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Urban land and communities – Shaping the future

Gemma Campbell

In this blog, Good Practice Manager Gemma Campbell looks at community engagement in an urban context and sets out what the Commission is doing to support this.

We recently published two reports on community engagement in urban areas, ‘Land and Communities: Beyond the Echo Chambers’ – delivered in partnership with SURF, Scotland’s Regeneration Forum – and a second report delivered in partnership with Young Scot. These reports highlight some of the challenges faced in urban areas when it comes to getting involved in decisions made about land and considered how we could better understand the specific challenges and identify opportunities for practical change.

The ‘Beyond the Echo Chambers’ report was based on findings from three facilitated stakeholder events, held in Govan, Kirkcaldy and Rothesay, following SURF’s ‘Food for Thought’ model. The research focussed on ‘less well heard’ urban communities – disempowered through poverty, inequality and exclusion – and looked at how to enable them to contribute to land use decision making. Meanwhile, the Young Scot report focussed on the experiences of young people and explored their understanding of, and relationship with, urban land in their communities.

We found similarities in both sets of work, with participants identifying a sense of powerlessness and distrust when it comes to land issues, and many feeling they lacked understanding of who owned land and how decisions were made. This was compounded by a perceived lack of transparency and a sense that there were insufficient resources available to support urban communities to participate. There was, however, a willingness to get involved and a desire from communities to influence what happens in the spaces around them.

The people involved in the studies identified asset maps – seeing what is actually available for community control or ownership, improved transparency, enhanced post-acquisition support and better understanding and promotion of the value of genuine engagement with the community as ways to improve the current situation. They want to know who owns which assets and what their plans are, how those plans will impact their community, and what the opportunities are for getting involved and for making use of or taking on assets.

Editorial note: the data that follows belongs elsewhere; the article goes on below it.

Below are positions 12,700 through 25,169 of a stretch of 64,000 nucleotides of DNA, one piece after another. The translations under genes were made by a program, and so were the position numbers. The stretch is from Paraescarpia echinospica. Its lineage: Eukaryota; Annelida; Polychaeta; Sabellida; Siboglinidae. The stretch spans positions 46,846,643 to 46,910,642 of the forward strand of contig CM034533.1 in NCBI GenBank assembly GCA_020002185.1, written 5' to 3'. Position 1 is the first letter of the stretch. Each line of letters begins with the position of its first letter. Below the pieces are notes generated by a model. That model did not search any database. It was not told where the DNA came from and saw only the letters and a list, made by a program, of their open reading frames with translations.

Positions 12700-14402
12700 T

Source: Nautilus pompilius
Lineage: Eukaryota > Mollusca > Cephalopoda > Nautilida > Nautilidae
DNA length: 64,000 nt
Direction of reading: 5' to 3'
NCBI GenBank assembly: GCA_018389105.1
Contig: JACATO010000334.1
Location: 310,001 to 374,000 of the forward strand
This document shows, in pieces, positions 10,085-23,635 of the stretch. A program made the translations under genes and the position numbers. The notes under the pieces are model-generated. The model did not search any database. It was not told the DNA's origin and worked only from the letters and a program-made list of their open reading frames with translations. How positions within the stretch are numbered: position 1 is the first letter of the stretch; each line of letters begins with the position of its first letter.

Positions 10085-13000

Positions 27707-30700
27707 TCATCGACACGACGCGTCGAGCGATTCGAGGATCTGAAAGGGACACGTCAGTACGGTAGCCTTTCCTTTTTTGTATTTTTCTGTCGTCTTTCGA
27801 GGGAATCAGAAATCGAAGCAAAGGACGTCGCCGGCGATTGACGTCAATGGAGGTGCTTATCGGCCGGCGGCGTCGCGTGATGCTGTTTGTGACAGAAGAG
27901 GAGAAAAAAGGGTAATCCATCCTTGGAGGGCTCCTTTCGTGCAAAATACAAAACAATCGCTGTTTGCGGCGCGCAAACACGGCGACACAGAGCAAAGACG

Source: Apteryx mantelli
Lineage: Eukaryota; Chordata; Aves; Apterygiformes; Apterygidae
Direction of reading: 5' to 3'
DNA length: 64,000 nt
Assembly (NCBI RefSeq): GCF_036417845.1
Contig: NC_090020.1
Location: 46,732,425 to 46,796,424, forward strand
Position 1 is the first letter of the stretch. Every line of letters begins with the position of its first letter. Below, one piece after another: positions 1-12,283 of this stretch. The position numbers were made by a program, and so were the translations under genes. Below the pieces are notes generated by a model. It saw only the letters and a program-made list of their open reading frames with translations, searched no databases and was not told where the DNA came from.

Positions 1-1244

So, what can we do to support this?

We introduced our first protocol, on Engaging Communities in Decisions Relating to Land, in January this year, and we continue to promote it across the country. It is the first part of our good practice programme, which will be an integral part in effecting the culture change that is required to make the most of Scotland’s land. The protocol sets out practical advice on how landowners, land managers and communities can work together to make better – and fairer – decisions about land use in both rural and urban Scotland. We continue to develop this programme and will be tackling issues around responsible land re-use, transparency in relation to ownership and decision making, and early stage (pre-planning) engagement through the development of further protocols and guidance, and providing training and raising awareness of good practice and the benefits it brings to landowners and communities.

We will be working with communities to get involved in land-use decision making processes at an early stage and we will be encouraging landowners to engage earlier and involve communities in decision making processes.

This approach is reflected in national policy, where there is a focus on the ‘place principle,’ which means that those who are responsible for services and assets in a place should be planning and making decisions in collaboration with the local community. It promotes shared understanding and participative processes to ensure that resources, services and assets are directed and used in ways that best serve the needs of the community. This approach offers a great opportunity for communities to get involved and have their say.

Our urban engagement work links closely to the work of the Vacant and Derelict Taskforce. We have learned from the SURF and Young Scot reports that care needs to be taken to ensure that policies intended to empower communities do not inadvertently increase existing inequalities. In 2018, 58% of people in the most deprived SIMD areas, many of them urban, were estimated to live within 500 metres of vacant and derelict land (compared to 11% of people in the least deprived areas). Our recent work on vacant and derelict land explores the impact of derelict land on communities and proposes a tool for measuring this. We will be working with key urban partners and communities to test and refine this tool.

Ultimately, what is needed is a collaborative approach, backed up by a co-ordinated programme of information and support and effective and open communication from all parties. This will be key to ensuring that urban land is used in a way that is fair, inclusive and productive, and that helps communities to realise their opportunities and ambitions.

We look forward to working closely with key stakeholders, including SURF, Development Trust Associations Scotland and Community Land Scotland, to ensure a co-ordinated approach to engagement in our urban spaces.